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Whether you are looking to tile your entryway or redo it, it's important to know what you're doing before you begin. Laying tile on your own may seem a bit daunting, but we've done the research and condensed the process into seven easy-to-follow steps.
Laying tile is not too difficult if you have the necessary tools and the general idea of how to do it. Here are 7 simple steps for you to follow if you want to tile your entryway:
- Level your base
- Layout your design
- Cut your tile
- Lay down your membrane
- Apply your adhesive
- Start laying tile
- Apply grout
What's the difference between tile types? What color tile shows dirt the least? Keep reading to learn the answers to these questions and learn how to complete each of the steps outlined above to lay your tile.
How To Tile An Entryway
1. Level your substrate
Depending on the type of tile you'll be using, you'll need to adjust your substrate or base accordingly. Most tiles can be laid over mortar, plywood, cement, or even existing tile. Most professionals prefer a mortar substrate because it's a solid, level base that helps make the floor even and secure.
You can use a patching compound to fill in cracks in existing tiles.
If your base is slick, you should use sandpaper or a similar rough tool to add texture to your surface. A textured substrate is important, so the tile has something to grip onto when it's laid down. After you make sure your substrate is level and rough, you should give a good clean and let it dry completely.
2. Layout your design
You should first measure the floor and make sure your design fits the space. Use a chalk line to divide the room into quadrants, starting from the longest portion of the room and moving toward the shortest. It's easiest if your tiles fit without cutting them. Slight adjustments can prevent you from cutting tiles unnecessarily.
3. Cut your tile
After you have laid out your design, use a snap cutter or a wet saw to cut your tiles to fit. If you use a snap cutter, it will leave jagged edges, and you'll have to sand them down.
4. Lay down your membrane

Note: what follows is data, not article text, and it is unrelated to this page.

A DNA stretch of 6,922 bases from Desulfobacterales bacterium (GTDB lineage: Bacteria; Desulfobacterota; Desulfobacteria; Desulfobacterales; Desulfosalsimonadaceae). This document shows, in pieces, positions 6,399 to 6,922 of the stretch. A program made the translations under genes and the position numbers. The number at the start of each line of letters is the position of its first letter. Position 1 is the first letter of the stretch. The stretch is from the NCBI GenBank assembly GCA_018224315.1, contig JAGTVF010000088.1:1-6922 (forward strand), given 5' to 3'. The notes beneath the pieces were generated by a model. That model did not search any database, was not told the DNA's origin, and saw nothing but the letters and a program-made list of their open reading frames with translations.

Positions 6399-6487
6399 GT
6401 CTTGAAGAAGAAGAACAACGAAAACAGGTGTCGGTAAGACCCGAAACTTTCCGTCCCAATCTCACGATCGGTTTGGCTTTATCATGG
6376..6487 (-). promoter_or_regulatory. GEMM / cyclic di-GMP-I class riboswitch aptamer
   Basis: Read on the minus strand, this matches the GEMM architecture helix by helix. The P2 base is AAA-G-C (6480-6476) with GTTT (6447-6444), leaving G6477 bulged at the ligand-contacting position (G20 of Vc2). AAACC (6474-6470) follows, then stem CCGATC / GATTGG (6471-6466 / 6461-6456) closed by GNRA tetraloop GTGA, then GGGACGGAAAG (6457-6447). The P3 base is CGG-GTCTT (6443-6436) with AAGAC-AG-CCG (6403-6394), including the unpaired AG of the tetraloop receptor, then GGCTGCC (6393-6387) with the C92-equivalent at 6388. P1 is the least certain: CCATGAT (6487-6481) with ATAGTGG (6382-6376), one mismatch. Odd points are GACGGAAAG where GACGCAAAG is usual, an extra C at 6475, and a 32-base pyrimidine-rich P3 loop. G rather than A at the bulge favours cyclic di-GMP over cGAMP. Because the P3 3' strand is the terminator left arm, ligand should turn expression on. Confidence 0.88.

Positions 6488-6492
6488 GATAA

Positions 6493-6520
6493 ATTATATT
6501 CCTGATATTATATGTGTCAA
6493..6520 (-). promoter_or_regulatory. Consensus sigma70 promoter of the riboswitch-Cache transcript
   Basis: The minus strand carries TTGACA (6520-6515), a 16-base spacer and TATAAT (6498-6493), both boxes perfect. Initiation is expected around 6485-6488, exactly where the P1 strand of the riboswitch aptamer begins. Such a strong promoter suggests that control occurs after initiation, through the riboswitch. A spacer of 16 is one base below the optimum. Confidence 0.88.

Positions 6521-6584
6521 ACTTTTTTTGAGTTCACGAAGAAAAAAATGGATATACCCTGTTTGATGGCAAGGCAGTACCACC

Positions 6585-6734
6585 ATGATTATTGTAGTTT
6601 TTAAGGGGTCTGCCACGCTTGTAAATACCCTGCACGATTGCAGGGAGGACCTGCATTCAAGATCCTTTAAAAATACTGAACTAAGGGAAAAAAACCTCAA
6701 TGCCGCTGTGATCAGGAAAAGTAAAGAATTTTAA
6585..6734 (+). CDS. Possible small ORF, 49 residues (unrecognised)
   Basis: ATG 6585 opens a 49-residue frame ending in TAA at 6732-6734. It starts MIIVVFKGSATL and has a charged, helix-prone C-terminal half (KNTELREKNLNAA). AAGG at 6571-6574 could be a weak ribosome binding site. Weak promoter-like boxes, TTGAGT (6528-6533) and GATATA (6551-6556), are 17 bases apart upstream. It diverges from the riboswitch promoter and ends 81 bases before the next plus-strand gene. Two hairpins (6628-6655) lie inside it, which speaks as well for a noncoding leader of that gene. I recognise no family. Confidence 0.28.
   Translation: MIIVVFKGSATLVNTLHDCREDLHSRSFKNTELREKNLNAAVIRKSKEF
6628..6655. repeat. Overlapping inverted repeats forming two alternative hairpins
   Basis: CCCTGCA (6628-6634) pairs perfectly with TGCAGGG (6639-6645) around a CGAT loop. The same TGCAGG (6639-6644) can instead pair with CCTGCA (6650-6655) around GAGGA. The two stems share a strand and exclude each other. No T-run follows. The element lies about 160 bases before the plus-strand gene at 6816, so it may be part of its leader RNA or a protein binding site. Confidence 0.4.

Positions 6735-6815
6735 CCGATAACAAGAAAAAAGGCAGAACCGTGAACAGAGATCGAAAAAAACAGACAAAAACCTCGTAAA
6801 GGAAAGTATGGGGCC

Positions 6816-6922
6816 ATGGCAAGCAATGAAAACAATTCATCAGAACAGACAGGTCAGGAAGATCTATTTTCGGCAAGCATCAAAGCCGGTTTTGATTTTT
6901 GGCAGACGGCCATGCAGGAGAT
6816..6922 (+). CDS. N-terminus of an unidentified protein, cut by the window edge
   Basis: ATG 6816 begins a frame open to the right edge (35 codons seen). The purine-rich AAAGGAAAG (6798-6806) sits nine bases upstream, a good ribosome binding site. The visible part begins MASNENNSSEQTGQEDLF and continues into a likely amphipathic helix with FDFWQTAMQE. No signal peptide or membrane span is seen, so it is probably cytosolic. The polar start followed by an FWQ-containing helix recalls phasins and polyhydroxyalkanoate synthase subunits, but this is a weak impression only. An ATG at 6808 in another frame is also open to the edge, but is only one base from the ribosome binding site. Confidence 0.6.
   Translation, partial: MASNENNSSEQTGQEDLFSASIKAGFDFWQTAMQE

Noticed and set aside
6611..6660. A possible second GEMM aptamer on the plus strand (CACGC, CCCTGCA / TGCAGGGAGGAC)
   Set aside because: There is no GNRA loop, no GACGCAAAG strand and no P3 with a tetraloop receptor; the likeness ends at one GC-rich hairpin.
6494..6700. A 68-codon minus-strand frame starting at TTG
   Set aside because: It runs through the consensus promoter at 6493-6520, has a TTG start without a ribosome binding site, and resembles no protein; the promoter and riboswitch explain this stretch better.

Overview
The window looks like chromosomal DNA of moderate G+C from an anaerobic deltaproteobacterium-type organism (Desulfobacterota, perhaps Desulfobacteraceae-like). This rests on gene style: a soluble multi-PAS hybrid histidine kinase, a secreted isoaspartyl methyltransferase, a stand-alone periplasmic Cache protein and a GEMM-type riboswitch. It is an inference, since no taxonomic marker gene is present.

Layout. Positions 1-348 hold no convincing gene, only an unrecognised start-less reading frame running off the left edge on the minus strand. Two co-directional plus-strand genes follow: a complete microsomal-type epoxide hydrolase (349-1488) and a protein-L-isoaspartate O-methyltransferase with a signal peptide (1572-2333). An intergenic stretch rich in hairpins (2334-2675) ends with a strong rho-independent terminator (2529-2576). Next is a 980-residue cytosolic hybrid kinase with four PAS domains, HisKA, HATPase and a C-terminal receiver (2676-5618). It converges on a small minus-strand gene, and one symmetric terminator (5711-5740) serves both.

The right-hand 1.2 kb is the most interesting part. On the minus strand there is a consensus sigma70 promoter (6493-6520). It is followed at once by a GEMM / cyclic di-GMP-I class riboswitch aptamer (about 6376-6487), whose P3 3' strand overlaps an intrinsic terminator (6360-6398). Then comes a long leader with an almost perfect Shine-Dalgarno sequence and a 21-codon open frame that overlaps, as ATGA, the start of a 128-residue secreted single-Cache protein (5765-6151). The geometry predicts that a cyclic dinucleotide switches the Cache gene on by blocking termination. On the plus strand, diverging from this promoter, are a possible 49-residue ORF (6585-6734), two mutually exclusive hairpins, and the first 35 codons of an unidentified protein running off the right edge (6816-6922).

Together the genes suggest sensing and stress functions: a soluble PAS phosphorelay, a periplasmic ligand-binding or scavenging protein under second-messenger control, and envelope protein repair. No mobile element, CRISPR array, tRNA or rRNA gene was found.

While it's not always necessary, it's a good suggestion to lay a membrane between your substrate and your tile. This uncouples the two materials, so the tile is less likely to crack if the substrate moves. You should lay down a membrane if your substrate is concrete or wood. Concrete and wood are both temperamental and can swell or compress, depending on the temperature and moisture level. A membrane is necessary over metal or asphalt substrates because the tile will have a hard time sticking to the base otherwise.
To lay down a membrane, you should first use a notched trowel to spread adhesive over your substrate and then lay or roll out your membrane. Ensure your membrane has no cracks and let it dry for at least 24-hours before moving on to the next step.
5. Apply your adhesive
There are several tile adhesive types, but thin-set tile mortar is typically the default for indoor tiling. It's water-resistant, perfect for high-traffic areas, and heatproof so that it won't be affected by direct summer sunlight.
Premixed packages require you to just add water, but make sure you have enough time to lay down all the tile in one day, as the mortar starts to set as soon as the water is added.
6. Start laying tile
Once your adhesive is down, you'll want to start laying your tiles. Carefully place them. It's best to work from the center out toward your walls. Use a rubber mallet to tap each tile down firmly, but don't be too rough, as you could break the tile.
Be sure not to adjust or slide the tiles, as this will displace the adhesive and make the grooves for added adhesion less effective. As you lay down tiles, use a plastic spacer. This area will be filled in with grout in the next step.
7. Apply grout
Let your adhesive dry for at least 24-hours before you start grouting the tiles. Because grout dries very quickly, only mix a little at a time. Sanded grout is the cheapest option, comes in more colors, and is great at holding floor tiles together.
Using a rubber float, squeeze the grout in between tiles. Clean any extra grout off the tiles as soon as possible, so it doesn't dry and become impossible to remove.
What's the best tile for an entryway floor?
Now that you know the process of laying down tile, you may be wondering what type of tile to use. There are three main types of tile: ceramic, porcelain, and stone.
Ceramic is made of course clay and fired at relatively low temperatures. It's heat resistant and great for areas that get direct sunlight in summer. Ceramic is easy to clean and only requires occasional re-grouting to keep it looking just as great as it was when it was new.
There are many different shapes and styles of ceramic, ranging from solid colors to intricate patterns. They can be either smooth or textured (commonly to resemble stone).